Endemic in tropical/developing nations (Africa, South America, SE Asia, Central America)
Largest worldwide parasite epidemic

45

What are the signs and symptoms of a Plasmodium sp. infection?

Cyclical fever, fatigue, chills, nausea, myalgia,
Liver stage and blood stages of infection: Hepatomegaly, splenomegaly, jaundice, anemia, respiratory distress
Cerebral malaria in severe cases: cognitive impairment, confusion, lethargy, seizure

46

What are some characteristics of Plasmodium sp.?

Intracellular pathogen (hepatocytes and erythrocytes)
Asexual stages of reproduction occur in humans
Sexual stages occur in mosquitoes

47

How is Plasmodium sp. transmitted?

Vecotr borne (Anopheles mosquito)
Malaria is NOT typically communicated between individuals

48

How is a Plasmodium sp. infection diagnosed?

Blood smear/film
Thick film: drop of blood on glass slide determines % of infected erythrocytes
Thin film: Drop of blood smeared across slide determines species of pathogen based on morphology

49

What are some characteristics of Babesia sp.?

Infects erythrocytes NOT hepatocytes
Life cycle similar to Plasmodium sp. and requires two hosts: asexual reproduction in humans and sexual in ticks.
Babesia microti most common

50

How is Babesia sp. transmitted?

Tick-borne parasite

51

What are the signs and symptoms of a Babesia sp. infection?

Mild malaria like illness: fever, chills, myalgia, nausea, fatigue.
No liver stage, not cyclical.

52

What are the complications of a Babesia sp. infection in immunocompromised individuals?

Hemolytic anemia, jaundice, DIC

53

How is Babesia sp. diagnosed?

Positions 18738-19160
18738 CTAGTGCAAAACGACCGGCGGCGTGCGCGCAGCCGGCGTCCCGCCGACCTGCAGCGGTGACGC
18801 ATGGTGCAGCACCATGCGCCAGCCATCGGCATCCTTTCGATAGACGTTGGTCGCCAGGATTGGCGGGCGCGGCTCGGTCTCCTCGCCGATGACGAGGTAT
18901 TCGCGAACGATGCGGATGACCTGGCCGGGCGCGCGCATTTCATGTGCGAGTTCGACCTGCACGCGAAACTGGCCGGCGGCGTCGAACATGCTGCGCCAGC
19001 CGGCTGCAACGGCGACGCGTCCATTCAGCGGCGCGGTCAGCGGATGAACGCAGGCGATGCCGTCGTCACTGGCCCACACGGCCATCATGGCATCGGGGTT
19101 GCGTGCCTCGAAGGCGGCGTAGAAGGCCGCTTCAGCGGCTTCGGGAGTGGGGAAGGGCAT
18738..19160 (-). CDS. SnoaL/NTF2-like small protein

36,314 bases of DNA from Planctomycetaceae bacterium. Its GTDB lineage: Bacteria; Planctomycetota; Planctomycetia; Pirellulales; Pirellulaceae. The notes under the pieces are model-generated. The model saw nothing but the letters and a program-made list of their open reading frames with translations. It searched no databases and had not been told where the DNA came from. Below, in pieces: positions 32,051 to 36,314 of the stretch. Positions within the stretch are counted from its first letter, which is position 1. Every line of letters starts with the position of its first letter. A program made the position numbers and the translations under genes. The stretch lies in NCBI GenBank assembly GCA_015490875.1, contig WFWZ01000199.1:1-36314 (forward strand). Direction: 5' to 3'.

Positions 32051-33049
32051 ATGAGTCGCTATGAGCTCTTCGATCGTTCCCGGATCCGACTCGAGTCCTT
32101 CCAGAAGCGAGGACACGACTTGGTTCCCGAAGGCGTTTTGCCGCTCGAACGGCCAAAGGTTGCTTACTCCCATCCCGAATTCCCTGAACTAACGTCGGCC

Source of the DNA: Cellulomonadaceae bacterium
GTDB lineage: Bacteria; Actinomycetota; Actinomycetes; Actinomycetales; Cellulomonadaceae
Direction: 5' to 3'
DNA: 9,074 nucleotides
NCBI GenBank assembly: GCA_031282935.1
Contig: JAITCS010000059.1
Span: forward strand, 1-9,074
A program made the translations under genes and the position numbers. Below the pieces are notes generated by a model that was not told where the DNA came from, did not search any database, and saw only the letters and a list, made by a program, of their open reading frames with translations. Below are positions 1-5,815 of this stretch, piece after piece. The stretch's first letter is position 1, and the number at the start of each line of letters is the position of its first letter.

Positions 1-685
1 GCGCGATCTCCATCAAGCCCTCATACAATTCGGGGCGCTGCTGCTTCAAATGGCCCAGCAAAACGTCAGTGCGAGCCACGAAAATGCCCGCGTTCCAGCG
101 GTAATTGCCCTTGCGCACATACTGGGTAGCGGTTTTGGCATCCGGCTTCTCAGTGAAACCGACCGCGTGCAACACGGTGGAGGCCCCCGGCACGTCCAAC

Blood smear, molecular tests to distinguish from malarial parasites

54

What are characteristics of trematodes?

Flukes, flatworms
Dioecious or hermaphroditic
Require at least 1 intermediate host (mollusk)
Sexual stages in definitive host, asexual in intermediate hosts
Complex structure

55

What are the human pathogens of trematodes?

Schistosoma sp.
Paragonimus westermani
Fasciola hepatica

56

What are the characteristics of Schistosoma sp.?

Schistosomiasis aka bilharzia, snail fever
Endemic to Asia, Africa, South America, areas containing high levels of freshwater snails
Dioecius (female embedded in male adult)
Circarium infectious to humans, eggs secreted in urine or stool

57

What are the signs and symptoms of a Schistosoma sp. infection?

Swimmers itch - itch and rash
Acute infection: fever, chills, liver/spleen enlargement, lymphadenopathy, eosinophilia
Organ specific effects vary with species (Intestine, Urinary, kidney)
CNS invasion rare: transverse myelitis, flaccid paraplegia

58

What are the symptoms of a chronic Schistosoma infection?